Hoy finds impossible gap to win keirin world championship
Event: UCI Track Cycling World Championships men's keirin
When: 8 April 2012
Where: Hisense Arena, Melbourne, Australia
How it unfolded
Hoy started the final last man behind the derny, with teammate Kenny third wheel. After the derny left the track, Hoy moved up on to Kenny’s wheel. However, as the race reached its climax, Kenny laid off the wheels of race leaders German Max Levy and Kiwi Simon Van Velthooven, who both kicked early and gapped the GB pair.
With a lap to go, all looked lost for Hoy as he struggled to come round Kenny with the leading duo still a couple of bike-lengths clear.
Down the back straight, Kenny moved up onto the shoulder of Van Velthooven, who was in turn trying to go round Levy. Hoy was faced with coming round all three in the final quarter of a lap. It looked like race over. But Hoy suddenly changed tack, diving down to the inside of the track. That gave him a burst of speed which took him alongside Levy as Van Velthooven, perhaps sensing Hoy’s presence or even receiving a nudge for the Scot, flared up the track.
That opened a gap for Hoy to burst through and he moved alongside Levy as the pair approached the line, with Hoy’s greater momentum taking him over the line first. It looked close, but Hoy was celebrating immediately. He knew he’d got it!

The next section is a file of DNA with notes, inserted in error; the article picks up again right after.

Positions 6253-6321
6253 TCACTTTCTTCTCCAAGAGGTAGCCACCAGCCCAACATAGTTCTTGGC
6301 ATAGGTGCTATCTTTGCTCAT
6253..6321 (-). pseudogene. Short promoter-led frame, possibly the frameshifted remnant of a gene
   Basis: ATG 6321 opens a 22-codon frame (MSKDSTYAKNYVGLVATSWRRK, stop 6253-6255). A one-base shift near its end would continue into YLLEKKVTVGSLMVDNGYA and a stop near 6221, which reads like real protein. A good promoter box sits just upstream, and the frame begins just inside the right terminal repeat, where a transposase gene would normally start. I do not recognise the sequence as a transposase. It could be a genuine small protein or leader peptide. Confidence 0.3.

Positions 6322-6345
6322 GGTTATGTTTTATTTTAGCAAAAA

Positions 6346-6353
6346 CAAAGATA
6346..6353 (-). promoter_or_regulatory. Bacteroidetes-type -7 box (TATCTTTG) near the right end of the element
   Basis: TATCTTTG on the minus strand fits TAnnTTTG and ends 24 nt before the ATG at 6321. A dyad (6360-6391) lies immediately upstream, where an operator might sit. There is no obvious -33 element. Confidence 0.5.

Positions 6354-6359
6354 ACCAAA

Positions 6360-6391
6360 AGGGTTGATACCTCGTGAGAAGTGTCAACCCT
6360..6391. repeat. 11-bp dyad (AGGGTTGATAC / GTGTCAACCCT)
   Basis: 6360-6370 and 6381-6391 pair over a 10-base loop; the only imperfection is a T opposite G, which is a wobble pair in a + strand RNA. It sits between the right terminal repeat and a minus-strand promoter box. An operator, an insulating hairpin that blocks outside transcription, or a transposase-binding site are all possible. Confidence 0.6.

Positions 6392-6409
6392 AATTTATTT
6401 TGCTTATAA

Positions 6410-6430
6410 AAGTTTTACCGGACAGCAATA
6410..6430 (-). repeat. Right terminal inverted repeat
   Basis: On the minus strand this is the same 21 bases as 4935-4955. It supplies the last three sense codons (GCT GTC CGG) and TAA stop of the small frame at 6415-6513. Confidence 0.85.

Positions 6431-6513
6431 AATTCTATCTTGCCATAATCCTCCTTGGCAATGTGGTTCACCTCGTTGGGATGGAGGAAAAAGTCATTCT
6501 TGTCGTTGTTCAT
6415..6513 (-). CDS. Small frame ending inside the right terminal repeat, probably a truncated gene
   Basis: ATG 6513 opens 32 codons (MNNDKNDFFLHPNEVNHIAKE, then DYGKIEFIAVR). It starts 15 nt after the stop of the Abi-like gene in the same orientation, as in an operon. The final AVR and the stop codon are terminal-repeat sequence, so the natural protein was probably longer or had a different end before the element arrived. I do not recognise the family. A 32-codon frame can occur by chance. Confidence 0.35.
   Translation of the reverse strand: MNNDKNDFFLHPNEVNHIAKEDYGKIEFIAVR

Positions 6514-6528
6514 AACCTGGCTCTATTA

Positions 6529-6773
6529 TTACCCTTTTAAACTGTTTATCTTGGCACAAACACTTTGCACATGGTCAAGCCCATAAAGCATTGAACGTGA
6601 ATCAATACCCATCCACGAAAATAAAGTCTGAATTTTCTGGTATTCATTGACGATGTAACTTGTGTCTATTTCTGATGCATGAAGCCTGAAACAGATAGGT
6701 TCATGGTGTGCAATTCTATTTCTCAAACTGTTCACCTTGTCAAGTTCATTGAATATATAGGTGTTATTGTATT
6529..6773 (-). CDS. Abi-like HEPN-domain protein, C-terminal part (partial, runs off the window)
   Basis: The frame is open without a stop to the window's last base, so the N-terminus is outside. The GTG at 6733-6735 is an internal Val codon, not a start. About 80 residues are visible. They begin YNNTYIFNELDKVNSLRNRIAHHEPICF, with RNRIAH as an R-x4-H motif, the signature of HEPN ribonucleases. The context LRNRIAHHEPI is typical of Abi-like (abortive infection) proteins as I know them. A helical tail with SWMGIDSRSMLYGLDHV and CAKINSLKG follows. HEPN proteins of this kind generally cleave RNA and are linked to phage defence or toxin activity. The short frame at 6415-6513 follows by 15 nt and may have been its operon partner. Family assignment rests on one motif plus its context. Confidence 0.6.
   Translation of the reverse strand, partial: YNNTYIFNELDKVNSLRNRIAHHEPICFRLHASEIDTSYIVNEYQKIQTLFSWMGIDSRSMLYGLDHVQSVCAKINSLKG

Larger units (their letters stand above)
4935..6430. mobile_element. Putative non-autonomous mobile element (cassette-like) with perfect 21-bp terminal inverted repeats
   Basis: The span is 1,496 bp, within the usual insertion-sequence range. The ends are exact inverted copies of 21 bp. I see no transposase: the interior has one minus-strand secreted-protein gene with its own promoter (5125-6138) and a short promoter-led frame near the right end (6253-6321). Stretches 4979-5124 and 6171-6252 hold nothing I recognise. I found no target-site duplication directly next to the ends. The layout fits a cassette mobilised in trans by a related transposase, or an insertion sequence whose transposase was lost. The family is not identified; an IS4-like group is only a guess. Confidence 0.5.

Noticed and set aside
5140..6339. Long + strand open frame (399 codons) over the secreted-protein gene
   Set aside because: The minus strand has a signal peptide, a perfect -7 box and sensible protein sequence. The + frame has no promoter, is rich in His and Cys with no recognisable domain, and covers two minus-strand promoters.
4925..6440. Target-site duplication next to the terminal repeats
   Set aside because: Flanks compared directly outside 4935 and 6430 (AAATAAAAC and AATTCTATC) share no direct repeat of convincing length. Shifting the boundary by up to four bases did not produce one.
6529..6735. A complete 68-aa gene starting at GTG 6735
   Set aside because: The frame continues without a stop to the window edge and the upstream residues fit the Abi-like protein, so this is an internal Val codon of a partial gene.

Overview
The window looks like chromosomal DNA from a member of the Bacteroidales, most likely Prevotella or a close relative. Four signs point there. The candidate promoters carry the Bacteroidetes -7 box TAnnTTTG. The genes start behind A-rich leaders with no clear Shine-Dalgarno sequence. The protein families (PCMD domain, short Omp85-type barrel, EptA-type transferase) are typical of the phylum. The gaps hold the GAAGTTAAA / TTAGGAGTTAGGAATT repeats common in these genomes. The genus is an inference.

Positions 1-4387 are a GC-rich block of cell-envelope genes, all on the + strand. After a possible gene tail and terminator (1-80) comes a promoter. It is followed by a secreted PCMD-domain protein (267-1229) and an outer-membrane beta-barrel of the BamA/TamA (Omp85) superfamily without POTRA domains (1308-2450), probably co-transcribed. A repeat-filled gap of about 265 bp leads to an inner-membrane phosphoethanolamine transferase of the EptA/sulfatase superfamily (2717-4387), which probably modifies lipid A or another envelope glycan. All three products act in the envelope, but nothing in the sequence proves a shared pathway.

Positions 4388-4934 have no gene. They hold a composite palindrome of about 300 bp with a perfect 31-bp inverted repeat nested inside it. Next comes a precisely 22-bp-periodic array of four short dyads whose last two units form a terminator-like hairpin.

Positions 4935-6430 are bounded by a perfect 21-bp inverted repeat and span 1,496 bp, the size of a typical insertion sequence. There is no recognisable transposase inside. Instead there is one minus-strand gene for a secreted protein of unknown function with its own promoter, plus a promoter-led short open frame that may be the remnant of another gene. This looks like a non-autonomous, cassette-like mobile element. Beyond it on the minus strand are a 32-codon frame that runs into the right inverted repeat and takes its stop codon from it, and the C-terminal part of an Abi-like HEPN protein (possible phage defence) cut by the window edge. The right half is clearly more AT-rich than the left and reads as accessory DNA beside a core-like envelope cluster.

What they said
After the race Hoy was clearly in shock: “I’d given up. I thought the chance of winning had gone by the time I hit the back straight on the last lap. I waited behind Jason, I thought he would go with everything, and he didn’t. He hesitated too long, I think.
"Normally I would have gone round the outside and put my foot down but that had killed my run a bit so it was one last chance. I’ve never done that before in my life, going up the inside. It’s a real last chance saloon. I couldn’t believe the door opened and I managed to get through.
"It’s the last meaningful race I’ll have before the Olympic Games, so it’s a great one to give me that confidence boost.”
Why should this be the British Cycling's Ride of the Year 2012?
Hoy won this race with a move which appeared to surprised him as much as it did his rivals. But, whilst there was certainly an element of luck involved, if you watch footage of the race carefully, Hoy’s move in that final bend is quite deliberate and shows a remarkable speed and clarity of thought.
After questioning his own motivation a couple of days earlier in the sprint, defeat in the keirin would have given Hoy a lot to do to rebuild his confidence ahead of the Olympics. As it was, this spectacular win was just the boost he needed ahead of the Games.